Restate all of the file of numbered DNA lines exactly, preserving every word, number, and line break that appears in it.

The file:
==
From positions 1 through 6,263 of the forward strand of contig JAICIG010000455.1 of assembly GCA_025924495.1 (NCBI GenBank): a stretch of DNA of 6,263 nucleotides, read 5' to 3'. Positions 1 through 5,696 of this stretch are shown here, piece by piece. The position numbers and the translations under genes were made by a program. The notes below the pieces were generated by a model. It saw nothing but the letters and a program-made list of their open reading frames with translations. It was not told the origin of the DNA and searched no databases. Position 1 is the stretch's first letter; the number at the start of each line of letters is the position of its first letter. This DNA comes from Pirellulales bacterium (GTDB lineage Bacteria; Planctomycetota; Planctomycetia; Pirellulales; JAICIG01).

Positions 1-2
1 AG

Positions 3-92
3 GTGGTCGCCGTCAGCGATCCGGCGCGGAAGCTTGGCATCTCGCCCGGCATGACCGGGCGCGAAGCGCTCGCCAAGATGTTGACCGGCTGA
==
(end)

From positions 1 through 6,263 of the forward strand of contig JAICIG010000455.1 of assembly GCA_025924495.1 (NCBI GenBank): a stretch of DNA of 6,263 nucleotides, read 5' to 3'. Positions 1 through 5,696 of this stretch are shown here, piece by piece. The position numbers and the translations under genes were made by a program. The notes below the pieces were generated by a model. It saw nothing but the letters and a program-made list of their open reading frames with translations. It was not told the origin of the DNA and searched no databases. Position 1 is the stretch's first letter; the number at the start of each line of letters is the position of its first letter. This DNA comes from Pirellulales bacterium (GTDB lineage Bacteria; Planctomycetota; Planctomycetia; Pirellulales; JAICIG01).

Positions 1-2
1 AG

Positions 3-92
3 GTGGTCGCCGTCAGCGATCCGGCGCGGAAGCTTGGCATCTCGCCCGGCATGACCGGGCGCGAAGCGCTCGCCAAGATGTTGACCGGCTGA